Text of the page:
The Devil is in the Printmaking
With The Devil, the printing process was more complex. Each finished print took between four and seven impressions. I used a 5x7 Gelli plate and cut all the paper to the size of the plate. I started with background textures, using fabric netting, corrugated cardboard, bird feathers and a pinecone. I generally printed these using warm colors, orange and flesh tones. I did maybe five with cool colors. I wished that I had used a gelatin plate for the bird feathers because could have achieved better detailing. Next, I began adding more objects. I inked each and impressed it on the plate that had been prepped with retarder. I did as many as three at once. The objects included a kitchen sponge, a balled stocking, a heavily threaded paper cut in a circle, and a dried rose. (I also tried a few where I inked the plate first and did straight impressions.) By keeping cool and warm colors on separate layers I was able to achieve translucent overlays of color.
I next cut a lino block to add abstracted figurative details. (It is not necessary to add such an image layer. I chose linocut because I can execute one quickly and assuredly. You can simply draw a figure with a hot glue gun on a firm piece of cardboard and ink it, use a pre-cut rubber stamp or paint directly on your gelatin plate to add a figurative image.) I inked it lightly and impressed it on the plate.
The prolonged process of working on The Devil resulted in significant observations about card’s nature.
In preparing the image, I chose Eliphas Levi’s Baphomet drawing collaged with elements from Grunewald’s crucifixion images as inspiration. In reflecting on Levi’s image, I was drawn to the sphere and cube supporting the figure. I realized there is no way that circle is proportionally squared by the cube, and the The Devil Card itself cannot square a circle.
When choosing a pinecone to mimic the reptilian scaling patter of the Devil’s torso, I realized the pinecone’s sap yielding property mimicked the Devil’s brutish fertility.
When carving the lino block, I finished 8 of the lines with downward pointing arrowheads. Eight is the number of the Justice card. I realized that The Devil might represent a sense of carnal justice emanating from the very bowels of the earth. The Devil is definitely “down there.” Justice is more “up there.”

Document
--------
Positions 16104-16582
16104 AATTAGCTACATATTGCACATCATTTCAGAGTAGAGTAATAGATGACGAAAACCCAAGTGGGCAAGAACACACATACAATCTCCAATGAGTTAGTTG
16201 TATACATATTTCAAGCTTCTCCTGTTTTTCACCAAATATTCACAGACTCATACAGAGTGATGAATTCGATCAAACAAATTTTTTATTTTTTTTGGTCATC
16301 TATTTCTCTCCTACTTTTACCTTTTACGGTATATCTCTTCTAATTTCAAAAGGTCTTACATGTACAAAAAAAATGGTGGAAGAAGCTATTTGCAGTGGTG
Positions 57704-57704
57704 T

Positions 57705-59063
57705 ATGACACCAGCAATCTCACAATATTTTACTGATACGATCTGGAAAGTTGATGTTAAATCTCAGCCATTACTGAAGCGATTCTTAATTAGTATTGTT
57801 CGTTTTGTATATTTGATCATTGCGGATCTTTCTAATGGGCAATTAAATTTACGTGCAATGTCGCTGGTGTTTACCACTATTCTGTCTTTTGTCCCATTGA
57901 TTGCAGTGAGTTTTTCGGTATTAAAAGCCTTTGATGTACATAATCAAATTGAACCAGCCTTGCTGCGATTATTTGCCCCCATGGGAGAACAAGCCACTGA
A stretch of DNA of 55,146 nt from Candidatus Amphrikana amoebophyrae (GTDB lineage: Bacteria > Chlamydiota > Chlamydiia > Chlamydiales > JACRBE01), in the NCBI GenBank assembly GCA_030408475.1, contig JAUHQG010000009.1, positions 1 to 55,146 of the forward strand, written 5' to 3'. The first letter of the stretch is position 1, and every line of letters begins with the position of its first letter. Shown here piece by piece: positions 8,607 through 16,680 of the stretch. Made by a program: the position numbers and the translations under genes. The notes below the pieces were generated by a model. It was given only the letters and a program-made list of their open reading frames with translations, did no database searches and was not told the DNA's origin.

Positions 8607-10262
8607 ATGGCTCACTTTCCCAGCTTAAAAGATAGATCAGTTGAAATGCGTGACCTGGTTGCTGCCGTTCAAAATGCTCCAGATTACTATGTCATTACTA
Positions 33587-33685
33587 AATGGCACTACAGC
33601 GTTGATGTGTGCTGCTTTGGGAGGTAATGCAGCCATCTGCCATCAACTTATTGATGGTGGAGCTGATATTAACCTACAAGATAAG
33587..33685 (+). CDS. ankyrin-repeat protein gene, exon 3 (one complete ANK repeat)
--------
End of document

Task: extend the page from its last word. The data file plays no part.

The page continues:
I realized too that the Devil can be very hard to see and that was integrated into the highly distressed composition of the entire image. I became involved in a process in which different layers overwhelmed others never yielding a simple clear image. Hopefully overlaid textures and colors hint at shapes upon prolonged examination and suggest divinatory meanings.
In total, I yielded twenty viable prints before adding the linoblock layer. I set five aside because I could see taking them in another direction. For now I’m going to set aside my fifteen prints and consider if I want to do more to them. Because gelatin prints are relatively quick to produce, even the ones that don’t work are valuable for collage pieces, book markers, book end papers, etc. And they can all be printed on again or enhanced with collage bits, pen and ink drawing or painting.
Making your own tarot cards, provides rewarding opportunities to meditate on the meaning of the cards. The fugitive nature of gelatin monotyping can achieve unexpected results. When doing personal work, I tend to work in a more abstract expressionist vein. When using gelatin printing, I welcome creating more feral and less well defined images. But this is your personal work, so be true to your own aesthetics. It’s certainly possible to use this technique to produce clear visuals, and YouTube has many how-to videos to assist you. Of course if you have questions or comments, please use the form below.
In my next blog i will discuss how some of the monoprints I created here inspired other printmaking projects and were incorporated into them. (Of course you may see a blog from the prolific Thomas van der Krogt in the meantime.)